It took a team record, as expected, but the Orioles have officially re-signed Chris Davis to a seven-year deal. The Scott Boras client will reportedly receive $161MM over that span, though there’s more to it than adding up the annual salaries.
Davis will receive $17MM per season over the life of the contract. He will then receive $3.5MM a year from 2023 through 2032, then $1.4MM a year from 2033 through 2037. And there will be no interest on that $42MM total in deferred money.
The length of the deferrals in Davis’ contract is unusual, calling to mind the Mets’ 25 years in deferred payments to former star Bobby Bonilla. Obviously, though, their effect is that they reduce the present-day value of Davis’ contract, even though he will, in fact, receive a total of $161MM.
There’s other value in the deal for Davis, though. He doesn’t gain an opt-out opportunity, but will pick up a partial no-trade clause. And as USA Today’s Bob Nightengale notes (via Twitter), Davis could also receive a large tax break on the deferred $42MM since Texas is one of seven states without an income tax. (Of course, it’s impossible to predict if that will persist through 2037 or even if Davis will continue living in Texas.)
The deal represents a huge investment for the Orioles — as CSNmidatlantic.com’s Rich Dubroff notes, it’s almost twice as large as the team’s largest previous commitment to a single player (Adam Jones’ current $85.5MM contract). It’s also the fourth-largest contract handed out this offseason, behind those of David Price, Zack Greinke and Jason Heyward. As Rosenthal notes, the $23MM average annual value of Davis’ deal matches Heyward’s, although Heyward received an extra guaranteed year and an opt-out.
Out of context, that Davis would receive such a lucrative deal is perhaps not so surprising. In November, MLBTR’s Tim Dierkes ranked Davis the fifth best free agent available this offseason, behind those three players and Justin Upton, who remains unsigned. But the Orioles had previously reportedly offered Davis a $150MM deal, and there had been few or no indicators that other teams were serious suitors for Davis. Late this week, it emerged that the Orioles had offered another top free agent bat, Yoenis Cespedes, a five-year deal worth around $90MM. That offer might have helped motivate Davis’ camp to hammer out a deal with the O’s, and given the circumstances, perhaps it’s a bit surprising Davis was able to get significantly more than the team had reportedly previously offered.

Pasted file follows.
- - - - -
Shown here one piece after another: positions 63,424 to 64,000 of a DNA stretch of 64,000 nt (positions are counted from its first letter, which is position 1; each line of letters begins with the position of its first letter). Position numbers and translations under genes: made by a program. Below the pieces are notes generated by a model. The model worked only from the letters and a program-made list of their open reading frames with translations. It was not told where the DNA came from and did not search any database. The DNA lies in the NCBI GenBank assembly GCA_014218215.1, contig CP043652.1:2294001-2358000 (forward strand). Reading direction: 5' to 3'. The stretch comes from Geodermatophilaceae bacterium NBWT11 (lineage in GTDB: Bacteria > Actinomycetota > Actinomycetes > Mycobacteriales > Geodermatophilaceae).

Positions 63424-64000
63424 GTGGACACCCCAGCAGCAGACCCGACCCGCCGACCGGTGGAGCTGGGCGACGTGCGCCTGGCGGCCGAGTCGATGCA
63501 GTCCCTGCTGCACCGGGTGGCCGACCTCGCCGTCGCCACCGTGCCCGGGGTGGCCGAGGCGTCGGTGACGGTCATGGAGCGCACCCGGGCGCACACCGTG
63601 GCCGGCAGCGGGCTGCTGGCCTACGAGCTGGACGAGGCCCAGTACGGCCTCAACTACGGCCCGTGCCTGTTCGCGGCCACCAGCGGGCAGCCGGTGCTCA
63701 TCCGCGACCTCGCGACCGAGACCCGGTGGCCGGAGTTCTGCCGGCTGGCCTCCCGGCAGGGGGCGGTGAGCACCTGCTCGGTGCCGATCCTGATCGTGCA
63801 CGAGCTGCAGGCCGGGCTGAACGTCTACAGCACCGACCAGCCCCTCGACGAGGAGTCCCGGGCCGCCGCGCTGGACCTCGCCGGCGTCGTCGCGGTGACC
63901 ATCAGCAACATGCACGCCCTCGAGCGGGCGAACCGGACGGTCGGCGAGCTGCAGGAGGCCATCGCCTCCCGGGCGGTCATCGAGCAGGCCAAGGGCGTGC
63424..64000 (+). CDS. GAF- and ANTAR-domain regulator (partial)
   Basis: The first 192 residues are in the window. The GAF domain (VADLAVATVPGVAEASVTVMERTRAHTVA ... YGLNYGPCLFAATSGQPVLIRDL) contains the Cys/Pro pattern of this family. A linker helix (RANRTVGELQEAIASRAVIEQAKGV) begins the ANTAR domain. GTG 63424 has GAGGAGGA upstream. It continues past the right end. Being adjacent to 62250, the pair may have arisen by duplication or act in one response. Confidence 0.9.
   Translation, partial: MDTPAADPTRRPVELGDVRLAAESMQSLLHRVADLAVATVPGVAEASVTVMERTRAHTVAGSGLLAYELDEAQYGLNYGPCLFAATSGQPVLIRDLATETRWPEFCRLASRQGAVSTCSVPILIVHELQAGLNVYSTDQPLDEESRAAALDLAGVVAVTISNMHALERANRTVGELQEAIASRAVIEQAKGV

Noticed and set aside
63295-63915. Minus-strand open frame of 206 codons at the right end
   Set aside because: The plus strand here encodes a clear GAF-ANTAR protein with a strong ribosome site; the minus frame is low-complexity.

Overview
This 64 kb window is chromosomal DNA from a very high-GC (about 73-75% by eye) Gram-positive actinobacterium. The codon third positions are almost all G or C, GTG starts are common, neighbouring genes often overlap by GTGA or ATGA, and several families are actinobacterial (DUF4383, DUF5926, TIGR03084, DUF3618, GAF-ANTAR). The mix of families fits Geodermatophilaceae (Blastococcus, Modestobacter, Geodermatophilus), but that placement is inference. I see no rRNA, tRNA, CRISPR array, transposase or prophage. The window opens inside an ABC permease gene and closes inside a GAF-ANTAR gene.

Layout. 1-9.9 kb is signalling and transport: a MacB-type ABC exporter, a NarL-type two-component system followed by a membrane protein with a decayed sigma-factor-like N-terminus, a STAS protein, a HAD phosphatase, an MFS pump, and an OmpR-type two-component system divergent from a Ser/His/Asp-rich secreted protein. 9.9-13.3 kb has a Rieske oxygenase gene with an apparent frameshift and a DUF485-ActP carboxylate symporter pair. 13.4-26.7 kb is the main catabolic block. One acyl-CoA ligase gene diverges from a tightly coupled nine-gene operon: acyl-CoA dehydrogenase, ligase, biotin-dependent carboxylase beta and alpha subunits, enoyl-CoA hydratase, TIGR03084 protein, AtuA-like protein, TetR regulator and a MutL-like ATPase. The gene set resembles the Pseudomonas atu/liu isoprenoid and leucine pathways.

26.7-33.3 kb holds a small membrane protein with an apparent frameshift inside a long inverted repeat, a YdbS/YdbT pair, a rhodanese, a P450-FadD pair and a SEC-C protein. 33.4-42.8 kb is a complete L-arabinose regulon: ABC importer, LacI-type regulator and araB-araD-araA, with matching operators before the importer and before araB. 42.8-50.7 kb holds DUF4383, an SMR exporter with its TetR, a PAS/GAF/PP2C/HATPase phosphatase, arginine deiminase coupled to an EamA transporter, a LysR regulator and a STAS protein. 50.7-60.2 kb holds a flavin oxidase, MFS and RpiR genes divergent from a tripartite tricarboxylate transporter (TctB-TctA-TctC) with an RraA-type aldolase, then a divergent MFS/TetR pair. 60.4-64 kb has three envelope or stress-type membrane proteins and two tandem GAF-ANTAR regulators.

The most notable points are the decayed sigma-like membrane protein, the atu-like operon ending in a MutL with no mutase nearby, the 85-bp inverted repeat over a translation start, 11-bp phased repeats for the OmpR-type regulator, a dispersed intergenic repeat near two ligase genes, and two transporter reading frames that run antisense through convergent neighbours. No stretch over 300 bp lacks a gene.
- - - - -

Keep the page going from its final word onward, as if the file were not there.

In agreeing to terms with Davis, the Orioles will, of course, be retaining one of the game’s most prolific power hitters, and one who, at age 29, could have many productive seasons left. Davis has led the AL in home runs in two of the last three seasons, and his 126 homers over those three years are a tremendous total in an era largely dominated by pitchers. Davis does have his drawbacks as a hitter, and those will be worth watching as his contract progresses — he’s always struck out frequently, but in 2015 he topped himself by whiffing 208 times (although he did actually reduce his strikeout rate from 33.0% in 2014 to 31%). He has generally been able to keep his batting averages at reasonable levels despite his very high whiff rates, mostly because he hits nearly everything hard — his hard contact percentage last year was fourth among MLB hitters, behind only J.D. Martinez, David Ortiz and Matt Kemp. But some big sluggers with high strikeout rates have struggled as they’ve aged, with Ryan Howard as a prime example. Davis’ new contract will carry him through his age-36 season, the same age Howard is now.
Davis is a better and more versatile defender than Howard was, though, insuring him somewhat against a precipitous decline. (In addition to his work at first base, Davis fared reasonably well in 30 games in right field last season, and he’s played a bit of third in the recent past.) And for the time being, Davis is a tremendously valuable part of the Orioles’ lineup. The O’s were -34 runs last season in FanGraphs’ Offensive Runs Above Average statistic; that total would have been scarily low were it not for Davis and Manny Machado, who combined for about 65 runs above average between them. Davis ranked first on the Orioles in home runs, RBI, walk rate, on-base percentage, and slugging percentage.
Davis’ deal makes Upton and Cespedes the clear best hitters remaining on the free agent market, and could help clear the way for Upton and Cespedes to find deals of their own. A report from earlier this week had indicated that the impasse between Davis and the Orioles was stunting the development of the rest of the top of the market for power bats.
At the beginning of the offseason, Davis rejected the Orioles’ qualifying offer. Because they re-signed him, they will not receive a draft pick as compensation.
Jon Heyman reported the agreement, as well as its length and total guarantee (Twitter links). ESPN’s Buster Olney detailed the deferrals (on Twitter) that FOX Sports’ Ken Rosenthal first reported (Twitter links). Rosenthal (in a tweet) and Roch Kubatko of MASNsports.com (via Twitter) added other details.
Photo courtesy of USA Today Sports Images.